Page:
Raymond Bak-Ming Wong .... executive producer (as Bak-Ming Wong)
Raymond Bak-Ming Wong .... producer (as Bak-Ming Wong)
Baoquan Zhang .... executive producer
 
Original Music by
Kenji Kawai 
 
Cinematography by
Sing-Pui O (director of photography)
 
Film Editing by
Ka-Fai Cheung 
 
Art Direction by
Kenneth Mak 
 
Costume Design by
Pik Kwan Lee 
 
Makeup Department
Maggie Choy .... makeup artist
Samuel Wong .... hair stylist
 
Production Management
Cheuk Kau Man .... assistant production manager
Yuk-Lam Pang .... production manager
Eddie Wong .... assistant production manager
 
Second Unit Director or Assistant Director
Po Chun Chan .... first assistant director
Ka-Wai Kam .... second assistant director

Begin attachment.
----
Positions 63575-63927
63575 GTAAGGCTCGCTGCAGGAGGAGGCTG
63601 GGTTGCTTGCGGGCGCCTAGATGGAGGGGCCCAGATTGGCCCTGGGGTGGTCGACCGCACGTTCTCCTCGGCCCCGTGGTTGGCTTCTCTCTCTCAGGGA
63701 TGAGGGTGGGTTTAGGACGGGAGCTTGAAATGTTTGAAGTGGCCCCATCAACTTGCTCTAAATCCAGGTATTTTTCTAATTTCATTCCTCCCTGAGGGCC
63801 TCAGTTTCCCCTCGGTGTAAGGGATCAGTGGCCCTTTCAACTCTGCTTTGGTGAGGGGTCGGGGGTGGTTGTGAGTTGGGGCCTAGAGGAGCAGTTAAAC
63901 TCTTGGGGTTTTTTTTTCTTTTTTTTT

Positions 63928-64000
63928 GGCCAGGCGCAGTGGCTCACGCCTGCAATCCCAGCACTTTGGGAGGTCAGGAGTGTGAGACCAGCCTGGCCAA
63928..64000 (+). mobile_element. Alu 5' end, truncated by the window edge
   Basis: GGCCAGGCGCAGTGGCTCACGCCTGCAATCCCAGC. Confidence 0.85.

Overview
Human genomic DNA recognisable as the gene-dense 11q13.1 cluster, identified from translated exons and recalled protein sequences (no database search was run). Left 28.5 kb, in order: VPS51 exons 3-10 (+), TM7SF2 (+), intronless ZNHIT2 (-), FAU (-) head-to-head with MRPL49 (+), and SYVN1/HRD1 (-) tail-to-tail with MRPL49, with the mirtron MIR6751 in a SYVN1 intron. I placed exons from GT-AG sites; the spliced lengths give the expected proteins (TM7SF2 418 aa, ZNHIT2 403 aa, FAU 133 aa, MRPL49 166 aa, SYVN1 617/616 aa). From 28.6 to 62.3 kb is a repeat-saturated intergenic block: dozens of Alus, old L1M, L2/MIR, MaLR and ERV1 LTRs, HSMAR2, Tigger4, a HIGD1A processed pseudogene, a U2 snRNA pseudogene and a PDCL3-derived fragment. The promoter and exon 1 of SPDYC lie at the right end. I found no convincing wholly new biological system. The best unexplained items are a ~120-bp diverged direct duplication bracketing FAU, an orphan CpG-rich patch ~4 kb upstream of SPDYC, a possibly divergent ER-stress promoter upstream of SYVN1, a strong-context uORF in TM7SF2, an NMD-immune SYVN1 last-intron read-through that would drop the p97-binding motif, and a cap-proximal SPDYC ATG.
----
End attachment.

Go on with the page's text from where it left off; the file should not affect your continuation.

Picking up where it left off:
Art Department
Wai Kin Lam .... property master
Wai Yan Wong .... set designer
Hsi-Jen Yang .... props crew
 
Sound Department
Chan Wan Au .... foley artist
Wing Lai Chin .... sound recordist
George Yiu-Keung Lee .... re-recording mixer
George Yiu-Keung Lee .... sound editor
George Yiu-Keung Lee .... sound
Iván Mayoral .... sound mixer: Spanish dialogue
Terry Shek .... sound effects editor
Burnard To .... foley recordist
Kinson Tsang .... sound
Henry Yam .... foley artist
 
Visual Effects by
Ralph Chun Ho Poon .... visual effects artist
Henri Wong .... visual effects supervisor
 
Stunts
Leo Au-Yeung .... fight instructor
Sammo Kam-Bo Hung .... action director
Chun Ip .... fight consultant
Chi Kit Lee .... assistant stunt coordinator
Master Lee .... stunts
Siu-Hung Leung .... action choreographer
Ke Ming Lin .... action choreographer
Kun Wang .... stunts: China
Yu Hai Wei .... stunts: China
Guo Yang .... stunts: China
Donnie Yen .... action choreographer (uncredited)
 
Camera and Electrical Department
Siu-Kwan Chan .... grip
Yuk-Chuen Cheung .... gaffer
 
Other crew
Wai Kei Cheng .... script supervisor